Employees have a duty of confidentiality and good faith to their employers and employers have a right to ensure that company information is not misused or wrongfully disclosed. But what happens when a company’s information is ‘stolen’ and ends up in the hands of a competitor?

The unauthorised disclosure of confidential information or sharing of company secrets constitutes a breach of the employee’s duty of confidentiality and can have important consequences. This was evident in recent proceedings before the Federal Court of Australia – Show Pony Group Pty Ltd (Showpo) v Black Swallow Boutique & Ors (Black Swallow) (File No. NSD1984/2016).

The case flags important issues for employers – the security risks associated with the use and management of online data and the fact that a breach of confidence often occurs internally.

Case study

Showpo and Black Swallow are on-line fashion retailers with similar target markets.

Showpo alleged that a former employee downloaded information containing some 306,000 contacts shortly prior to resignation, for the benefit of her new employer Black Swallow. The database contained significant information including a customer mailing list, subscribers and competition entrants and contacts of suppliers.

When Showpo learned that Black Swallow had started using the database for its next marketing campaign, proceedings were filed in the Federal Court.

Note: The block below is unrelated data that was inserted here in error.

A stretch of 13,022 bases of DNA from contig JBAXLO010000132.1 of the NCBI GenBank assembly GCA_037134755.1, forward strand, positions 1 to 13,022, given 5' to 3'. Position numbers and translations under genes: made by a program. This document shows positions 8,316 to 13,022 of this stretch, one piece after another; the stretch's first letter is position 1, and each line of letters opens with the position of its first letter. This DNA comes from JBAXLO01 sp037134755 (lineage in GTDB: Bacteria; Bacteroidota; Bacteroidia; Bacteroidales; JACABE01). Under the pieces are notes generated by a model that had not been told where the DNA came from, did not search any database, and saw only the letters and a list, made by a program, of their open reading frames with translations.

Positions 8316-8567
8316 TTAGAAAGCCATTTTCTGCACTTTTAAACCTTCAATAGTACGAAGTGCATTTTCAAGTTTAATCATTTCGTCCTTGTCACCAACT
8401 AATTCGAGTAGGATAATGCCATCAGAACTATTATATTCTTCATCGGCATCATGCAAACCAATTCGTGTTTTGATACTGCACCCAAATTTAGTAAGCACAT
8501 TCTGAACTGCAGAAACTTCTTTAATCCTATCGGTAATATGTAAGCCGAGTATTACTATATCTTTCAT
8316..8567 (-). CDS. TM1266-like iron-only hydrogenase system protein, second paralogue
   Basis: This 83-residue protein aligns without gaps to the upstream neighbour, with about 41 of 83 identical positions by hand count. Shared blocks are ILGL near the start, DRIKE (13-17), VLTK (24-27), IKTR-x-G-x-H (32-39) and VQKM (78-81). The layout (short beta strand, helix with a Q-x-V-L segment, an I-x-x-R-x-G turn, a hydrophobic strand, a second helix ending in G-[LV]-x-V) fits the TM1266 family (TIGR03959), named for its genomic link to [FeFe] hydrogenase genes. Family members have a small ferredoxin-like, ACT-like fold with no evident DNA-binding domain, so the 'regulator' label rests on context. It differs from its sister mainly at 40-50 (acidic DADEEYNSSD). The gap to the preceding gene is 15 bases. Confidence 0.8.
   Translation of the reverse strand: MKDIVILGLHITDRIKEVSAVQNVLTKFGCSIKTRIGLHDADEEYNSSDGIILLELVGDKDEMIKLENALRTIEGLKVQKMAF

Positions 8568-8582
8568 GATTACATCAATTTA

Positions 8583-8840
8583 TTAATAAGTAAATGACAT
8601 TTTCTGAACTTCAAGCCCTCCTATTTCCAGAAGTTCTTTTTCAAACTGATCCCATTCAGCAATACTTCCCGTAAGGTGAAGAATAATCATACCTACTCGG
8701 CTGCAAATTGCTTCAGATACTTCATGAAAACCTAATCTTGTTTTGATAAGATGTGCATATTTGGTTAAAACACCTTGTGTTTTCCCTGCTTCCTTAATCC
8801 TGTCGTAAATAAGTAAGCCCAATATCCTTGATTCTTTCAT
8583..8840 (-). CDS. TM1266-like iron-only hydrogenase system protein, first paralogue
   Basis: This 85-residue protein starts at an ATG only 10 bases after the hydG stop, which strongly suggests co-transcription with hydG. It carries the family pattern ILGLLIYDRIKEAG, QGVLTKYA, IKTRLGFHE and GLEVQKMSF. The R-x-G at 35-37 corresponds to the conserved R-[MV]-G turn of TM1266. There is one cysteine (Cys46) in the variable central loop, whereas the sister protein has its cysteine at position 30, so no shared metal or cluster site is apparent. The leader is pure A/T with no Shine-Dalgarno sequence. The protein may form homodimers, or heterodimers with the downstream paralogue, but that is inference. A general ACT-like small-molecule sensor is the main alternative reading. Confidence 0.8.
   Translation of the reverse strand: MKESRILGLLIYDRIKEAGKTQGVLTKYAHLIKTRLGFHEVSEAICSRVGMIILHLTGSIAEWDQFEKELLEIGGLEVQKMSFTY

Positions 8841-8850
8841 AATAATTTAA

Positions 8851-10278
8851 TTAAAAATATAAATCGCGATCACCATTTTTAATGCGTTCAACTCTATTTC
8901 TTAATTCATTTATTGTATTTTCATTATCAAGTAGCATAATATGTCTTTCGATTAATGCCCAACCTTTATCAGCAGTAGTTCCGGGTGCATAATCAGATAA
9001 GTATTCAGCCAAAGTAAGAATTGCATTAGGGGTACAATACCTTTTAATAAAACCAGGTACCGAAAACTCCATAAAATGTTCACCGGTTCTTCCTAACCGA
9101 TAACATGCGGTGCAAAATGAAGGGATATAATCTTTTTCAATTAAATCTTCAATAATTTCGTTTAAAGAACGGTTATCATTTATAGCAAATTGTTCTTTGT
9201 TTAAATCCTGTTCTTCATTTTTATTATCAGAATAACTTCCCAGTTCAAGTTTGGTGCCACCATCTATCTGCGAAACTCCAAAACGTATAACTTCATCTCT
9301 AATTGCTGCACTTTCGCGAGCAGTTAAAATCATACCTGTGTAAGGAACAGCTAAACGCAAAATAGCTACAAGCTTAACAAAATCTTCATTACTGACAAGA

The first stage of proceedings was for Showpo to seek an urgent interim injunction, which is a Court order immediately preventing Black Swallow from using the information for a specified period or until proceedings are finalised. This was an integral step to control the foreseeable damage that Showpo might suffer from unauthorised use of its database.

The case was ultimately settled through assisted mediation. By consent, the Court ordered that the respondents (Black Swallow, its chief executive and Showpo’s exemployee) be permanently restrained from using or disclosing the client contact list or any information derived from it and that they pay Showpo $60,000 as compensation. Each party was required to meet its own legal costs.

Take home messages for businesses

Business rivals are anxious about guarding trade secrets and confidential documents from exploitation. There are various steps employers can take to help protect against unauthorised disclosure.

On-line security management

Employers should evaluate and monitor their IT systems, policies and procedures. It is important to set very specific rules when determining who has access to confidential information and how that information may be used.

To minimise on-line security risks, a business can take the following steps:

  • Work with an IT professional to ensure that they understand their computer systems and that all possible security, storage and backup devices are available and being used effectively.
  • Ensure that access to confidential or sensitive information is provided only as absolutely necessary and that records are kept with details of those employees who are granted access.
  • Educate staff about on-line security safety and scams or unauthorised access attempts and require that any suspicious activity be immediately reported.